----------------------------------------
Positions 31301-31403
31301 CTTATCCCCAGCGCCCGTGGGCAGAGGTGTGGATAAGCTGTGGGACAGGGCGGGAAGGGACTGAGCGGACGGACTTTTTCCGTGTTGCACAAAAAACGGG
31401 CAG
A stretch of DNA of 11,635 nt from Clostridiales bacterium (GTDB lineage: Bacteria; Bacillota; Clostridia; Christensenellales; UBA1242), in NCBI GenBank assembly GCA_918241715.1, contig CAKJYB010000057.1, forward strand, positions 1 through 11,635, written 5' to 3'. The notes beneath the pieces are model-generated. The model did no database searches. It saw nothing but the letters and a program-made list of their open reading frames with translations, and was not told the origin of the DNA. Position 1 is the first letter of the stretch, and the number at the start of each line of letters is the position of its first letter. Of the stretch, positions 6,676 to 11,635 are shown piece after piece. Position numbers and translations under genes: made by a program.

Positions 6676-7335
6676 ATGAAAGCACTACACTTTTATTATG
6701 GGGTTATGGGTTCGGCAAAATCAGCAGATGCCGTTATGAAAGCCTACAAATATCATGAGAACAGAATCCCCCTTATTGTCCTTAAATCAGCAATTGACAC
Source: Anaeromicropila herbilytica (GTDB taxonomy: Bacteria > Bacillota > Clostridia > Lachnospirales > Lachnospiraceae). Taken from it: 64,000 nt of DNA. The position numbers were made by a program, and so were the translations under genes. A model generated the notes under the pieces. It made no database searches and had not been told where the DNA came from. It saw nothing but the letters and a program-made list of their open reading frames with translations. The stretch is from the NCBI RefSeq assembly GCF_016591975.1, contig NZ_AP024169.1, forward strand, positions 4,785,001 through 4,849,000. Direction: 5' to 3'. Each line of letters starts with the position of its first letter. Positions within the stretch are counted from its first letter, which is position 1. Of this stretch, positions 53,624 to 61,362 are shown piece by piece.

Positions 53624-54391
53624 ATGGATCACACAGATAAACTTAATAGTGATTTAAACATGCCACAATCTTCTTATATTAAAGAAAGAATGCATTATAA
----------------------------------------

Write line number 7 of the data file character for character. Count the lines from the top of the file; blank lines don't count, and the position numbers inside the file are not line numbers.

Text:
6701 GGGTTATGGGTTCGGCAAAATCAGCAGATGCCGTTATGAAAGCCTACAAATATCATGAGAACAGAATCCCCCTTATTGTCCTTAAATCAGCAATTGACAC